x Abu Dhabi, UAEMonday 24 July 2017

Oman urged to loosen media control

Internet websites in Oman are urging the government to loosen its control of the media and allow crime to be covered in the local press.

The Omani website www.omanforum.com, is one of several sites that feature lively online debates on subjects ranging from religious sensitivities to government corruption.
The Omani website www.omanforum.com, is one of several sites that feature lively online debates on subjects ranging from religious sensitivities to government corruption.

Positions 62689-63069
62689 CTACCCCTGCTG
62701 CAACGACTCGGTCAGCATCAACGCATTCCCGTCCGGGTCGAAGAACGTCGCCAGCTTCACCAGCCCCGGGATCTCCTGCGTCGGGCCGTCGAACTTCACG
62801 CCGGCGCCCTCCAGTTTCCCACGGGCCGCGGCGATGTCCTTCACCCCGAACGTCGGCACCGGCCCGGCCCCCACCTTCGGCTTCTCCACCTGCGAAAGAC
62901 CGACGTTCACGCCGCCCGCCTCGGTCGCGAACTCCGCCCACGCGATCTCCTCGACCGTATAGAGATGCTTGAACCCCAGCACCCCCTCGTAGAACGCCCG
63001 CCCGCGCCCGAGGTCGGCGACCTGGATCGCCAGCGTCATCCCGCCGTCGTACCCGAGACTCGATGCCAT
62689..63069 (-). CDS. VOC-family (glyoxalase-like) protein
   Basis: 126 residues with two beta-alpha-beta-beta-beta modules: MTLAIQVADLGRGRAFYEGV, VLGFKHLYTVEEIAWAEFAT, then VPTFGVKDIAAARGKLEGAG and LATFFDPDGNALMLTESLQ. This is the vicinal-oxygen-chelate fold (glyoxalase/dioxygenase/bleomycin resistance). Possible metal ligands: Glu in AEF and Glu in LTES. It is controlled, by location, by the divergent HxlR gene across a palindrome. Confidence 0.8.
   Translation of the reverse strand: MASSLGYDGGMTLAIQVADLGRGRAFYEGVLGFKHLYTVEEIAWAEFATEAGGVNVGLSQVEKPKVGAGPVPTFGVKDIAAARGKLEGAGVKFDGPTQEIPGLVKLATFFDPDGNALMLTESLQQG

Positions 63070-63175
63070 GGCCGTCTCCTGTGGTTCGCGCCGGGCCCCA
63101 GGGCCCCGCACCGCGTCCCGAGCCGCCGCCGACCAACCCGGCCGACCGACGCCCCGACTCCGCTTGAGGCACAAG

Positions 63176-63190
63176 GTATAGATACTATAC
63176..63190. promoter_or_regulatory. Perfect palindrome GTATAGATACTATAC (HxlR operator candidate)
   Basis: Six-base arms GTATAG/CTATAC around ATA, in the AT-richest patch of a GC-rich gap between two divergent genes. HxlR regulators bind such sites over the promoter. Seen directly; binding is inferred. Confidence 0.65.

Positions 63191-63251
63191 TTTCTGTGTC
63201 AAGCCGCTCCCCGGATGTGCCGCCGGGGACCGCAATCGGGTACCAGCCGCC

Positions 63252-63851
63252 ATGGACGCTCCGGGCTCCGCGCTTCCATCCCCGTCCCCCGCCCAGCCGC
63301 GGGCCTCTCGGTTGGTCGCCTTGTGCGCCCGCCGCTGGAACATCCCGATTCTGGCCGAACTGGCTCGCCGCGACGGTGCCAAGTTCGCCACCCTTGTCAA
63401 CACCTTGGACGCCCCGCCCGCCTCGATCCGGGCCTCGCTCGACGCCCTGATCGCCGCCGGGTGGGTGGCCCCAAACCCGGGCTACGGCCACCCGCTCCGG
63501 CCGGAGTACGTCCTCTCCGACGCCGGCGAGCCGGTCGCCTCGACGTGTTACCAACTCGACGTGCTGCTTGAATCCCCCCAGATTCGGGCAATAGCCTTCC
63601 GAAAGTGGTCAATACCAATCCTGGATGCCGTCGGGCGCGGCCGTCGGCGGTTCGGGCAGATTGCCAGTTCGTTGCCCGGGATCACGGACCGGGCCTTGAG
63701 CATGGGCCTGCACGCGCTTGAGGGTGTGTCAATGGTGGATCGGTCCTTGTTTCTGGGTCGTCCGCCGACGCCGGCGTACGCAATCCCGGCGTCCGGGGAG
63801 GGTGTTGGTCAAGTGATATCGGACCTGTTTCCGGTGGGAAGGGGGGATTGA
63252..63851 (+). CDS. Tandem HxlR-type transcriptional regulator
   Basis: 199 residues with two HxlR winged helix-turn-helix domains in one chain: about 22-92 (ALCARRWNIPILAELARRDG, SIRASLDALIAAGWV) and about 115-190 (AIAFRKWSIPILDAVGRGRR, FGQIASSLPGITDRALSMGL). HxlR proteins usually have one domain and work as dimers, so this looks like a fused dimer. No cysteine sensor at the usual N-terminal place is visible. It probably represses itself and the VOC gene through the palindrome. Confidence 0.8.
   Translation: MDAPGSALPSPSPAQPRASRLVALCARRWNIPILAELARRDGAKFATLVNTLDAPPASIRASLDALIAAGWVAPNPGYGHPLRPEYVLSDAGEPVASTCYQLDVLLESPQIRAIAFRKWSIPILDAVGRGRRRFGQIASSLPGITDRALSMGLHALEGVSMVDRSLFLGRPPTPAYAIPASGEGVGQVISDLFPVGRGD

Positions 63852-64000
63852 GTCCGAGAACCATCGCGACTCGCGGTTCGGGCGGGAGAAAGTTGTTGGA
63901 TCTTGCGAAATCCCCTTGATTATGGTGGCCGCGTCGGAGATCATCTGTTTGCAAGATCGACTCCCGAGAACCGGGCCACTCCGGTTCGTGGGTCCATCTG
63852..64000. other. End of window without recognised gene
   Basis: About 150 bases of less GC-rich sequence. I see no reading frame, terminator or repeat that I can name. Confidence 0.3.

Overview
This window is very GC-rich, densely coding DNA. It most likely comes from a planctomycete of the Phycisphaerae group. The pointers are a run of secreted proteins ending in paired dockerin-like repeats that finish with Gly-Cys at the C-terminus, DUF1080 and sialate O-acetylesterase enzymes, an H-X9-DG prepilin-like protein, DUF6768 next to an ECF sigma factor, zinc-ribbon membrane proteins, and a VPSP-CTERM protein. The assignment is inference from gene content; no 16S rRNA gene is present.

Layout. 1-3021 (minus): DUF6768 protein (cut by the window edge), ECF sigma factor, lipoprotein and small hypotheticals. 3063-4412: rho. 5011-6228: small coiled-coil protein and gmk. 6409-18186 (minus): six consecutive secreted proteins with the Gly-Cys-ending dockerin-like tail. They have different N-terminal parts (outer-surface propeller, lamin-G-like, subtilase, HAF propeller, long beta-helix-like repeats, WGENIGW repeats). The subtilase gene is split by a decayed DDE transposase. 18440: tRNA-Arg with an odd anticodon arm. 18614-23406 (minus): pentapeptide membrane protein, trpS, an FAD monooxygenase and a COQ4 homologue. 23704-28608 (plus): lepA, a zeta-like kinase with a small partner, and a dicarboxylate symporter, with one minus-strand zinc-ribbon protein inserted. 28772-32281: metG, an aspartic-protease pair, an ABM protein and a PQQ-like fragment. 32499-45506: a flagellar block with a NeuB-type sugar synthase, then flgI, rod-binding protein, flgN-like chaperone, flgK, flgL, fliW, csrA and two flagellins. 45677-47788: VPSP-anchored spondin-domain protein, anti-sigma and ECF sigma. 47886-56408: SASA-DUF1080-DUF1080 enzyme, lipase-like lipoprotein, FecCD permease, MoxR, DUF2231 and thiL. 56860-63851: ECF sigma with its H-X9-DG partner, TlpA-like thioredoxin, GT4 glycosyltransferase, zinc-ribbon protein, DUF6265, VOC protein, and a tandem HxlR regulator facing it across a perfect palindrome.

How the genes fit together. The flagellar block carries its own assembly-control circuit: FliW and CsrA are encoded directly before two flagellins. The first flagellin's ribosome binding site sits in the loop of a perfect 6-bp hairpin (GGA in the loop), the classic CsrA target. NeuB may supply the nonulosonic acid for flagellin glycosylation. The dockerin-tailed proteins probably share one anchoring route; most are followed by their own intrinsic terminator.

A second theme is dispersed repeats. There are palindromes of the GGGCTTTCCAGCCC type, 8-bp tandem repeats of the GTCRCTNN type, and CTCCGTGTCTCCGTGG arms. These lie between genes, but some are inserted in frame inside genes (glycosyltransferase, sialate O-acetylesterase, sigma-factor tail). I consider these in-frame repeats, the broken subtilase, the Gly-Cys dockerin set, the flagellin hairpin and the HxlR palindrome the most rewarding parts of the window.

Muscat // Internet websites in Oman are urging the government to loosen its control of the media and allow crime and corruption to be covered in the local press. Internet websites such as Sabla Oman (www.omania2.net) and Omanforum (www.omanforum.com) have become popular forums, inviting open debate on topics ranging from religious sensitivity to corruption of government officials. Last month, a leaked government document posted on Sabla Oman suggested the ministry of higher education was granting free government scholarships to the children of some officials "despite not qualifying for them on their own merits". Riyadh al Balushi, a Muscat-based blogger, said there were several websites that published leaked documents to shame officials. The documents were obtained by insiders working within the civil service and then handed over to the bloggers. But media experts say there is always a threat that the government will prosecute the authors for their statements, even if they are posted anonymously. "They track you down the way they did with Ali al Zuwaidi or try with the Omantel whistle-blower," Mohammed al Ajmi, a former journalist, said. Zuwaidi, known as Bin Daris in the blogging community, was sentenced by a primary court to a one-month prison sentence and fined 200 Omani rials (Dh1,900) last April for his role as a moderator on Sabla. He was charged in two cases: one for leaking a confidential document from the Council of Ministers that ordered the stop of a popular Arabic radio programme called Hadha Al Sabah (This Morning). The live broadcast allowed callers to criticise the decisions and conduct of government officials. His sentence was reduced to 11 days with the rest suspended. Zuwaidi was acquitted on the second charge of being a moderator for a forum in which an unknown blogger posted a statement in which he accused Mohammed bin Ali al Wohaibi, then chief executive officer of Omantel, of nepotism and corruption. The blogger's IP address was disguised and traced to Berlin. Mr al Wohaibi later resigned from his post and was appointed an undersecretary at the ministry of transport. "It does not help when the government does not justify or defend its policy on media censorship as to why crimes, such as rapes or murders, are not reported or why officials are not shamed when they are prosecuted with corruption. Officials need to come on record to explain if freedom of expression is guaranteed without fear of harassment," Ajmi, the former journalist, said. A ministry of information official, who spoke on condition of anonymity, denied that the government censored the media and said crimes needed to be reported. "We, at the ministry of information, guarantee media freedom and we think crimes, when they happen, must be reported. If they are not, then perhaps local publications must do something about it," the official said. Arun Solomon, a former editor of the Oman Tribune, said the information ministry had unwritten rules that restrict newspaper editors from accepting or publishing certain stories. "Editors will rarely publish a piece that criticises a cabinet minister or grievances from members of the public made towards a government office. Journalists will risk harassment if they force the issue and publications may face closure," Solomon said. Three journalists, according to Said al Hashemi, a member of Oman's Writers Association, were briefly detained last year over reports published in local newspapers. "There is corruption in some institutions. If we don't have the right to criticise then there is a problem," Hashemi said. It is then left to bloggers to report on crimes or air grievances on privately owned websites, although attempts are sometimes made to block them. "Two months ago, I discovered that a blog I keep on IT law in Oman was blocked while I was abroad. It took me a whole month to get it unblocked and I had to make an official complaint to the Telecommunication Regulation Authority," Mr Balushi said. foreign.desk@thenational.ae